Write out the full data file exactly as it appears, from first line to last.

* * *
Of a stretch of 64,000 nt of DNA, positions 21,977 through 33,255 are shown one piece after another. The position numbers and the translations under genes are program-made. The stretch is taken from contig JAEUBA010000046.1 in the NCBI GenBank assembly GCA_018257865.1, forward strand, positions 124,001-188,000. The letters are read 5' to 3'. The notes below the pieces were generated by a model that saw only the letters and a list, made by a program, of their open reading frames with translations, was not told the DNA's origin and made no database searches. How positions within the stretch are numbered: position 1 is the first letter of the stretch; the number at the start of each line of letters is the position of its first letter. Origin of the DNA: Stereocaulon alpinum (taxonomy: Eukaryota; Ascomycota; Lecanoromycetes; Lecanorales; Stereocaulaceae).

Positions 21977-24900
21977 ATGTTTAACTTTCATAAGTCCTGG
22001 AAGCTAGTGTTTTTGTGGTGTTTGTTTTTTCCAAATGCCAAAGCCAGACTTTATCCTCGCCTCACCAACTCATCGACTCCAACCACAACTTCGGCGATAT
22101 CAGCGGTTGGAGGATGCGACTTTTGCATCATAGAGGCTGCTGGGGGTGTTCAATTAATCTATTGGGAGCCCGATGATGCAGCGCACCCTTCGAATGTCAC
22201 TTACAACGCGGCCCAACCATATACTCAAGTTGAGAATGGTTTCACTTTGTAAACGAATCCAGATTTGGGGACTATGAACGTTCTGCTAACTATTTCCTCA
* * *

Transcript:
Of a stretch of 64,000 nt of DNA, positions 21,977 through 33,255 are shown one piece after another. The position numbers and the translations under genes are program-made. The stretch is taken from contig JAEUBA010000046.1 in the NCBI GenBank assembly GCA_018257865.1, forward strand, positions 124,001-188,000. The letters are read 5' to 3'. The notes below the pieces were generated by a model that saw only the letters and a list, made by a program, of their open reading frames with translations, was not told the DNA's origin and made no database searches. How positions within the stretch are numbered: position 1 is the first letter of the stretch; the number at the start of each line of letters is the position of its first letter. Origin of the DNA: Stereocaulon alpinum (taxonomy: Eukaryota; Ascomycota; Lecanoromycetes; Lecanorales; Stereocaulaceae).

Positions 21977-24900
21977 ATGTTTAACTTTCATAAGTCCTGG
22001 AAGCTAGTGTTTTTGTGGTGTTTGTTTTTTCCAAATGCCAAAGCCAGACTTTATCCTCGCCTCACCAACTCATCGACTCCAACCACAACTTCGGCGATAT
22101 CAGCGGTTGGAGGATGCGACTTTTGCATCATAGAGGCTGCTGGGGGTGTTCAATTAATCTATTGGGAGCCCGATGATGCAGCGCACCCTTCGAATGTCAC
22201 TTACAACGCGGCCCAACCATATACTCAAGTTGAGAATGGTTTCACTTTGTAAACGAATCCAGATTTGGGGACTATGAACGTTCTGCTAACTATTTCCTCA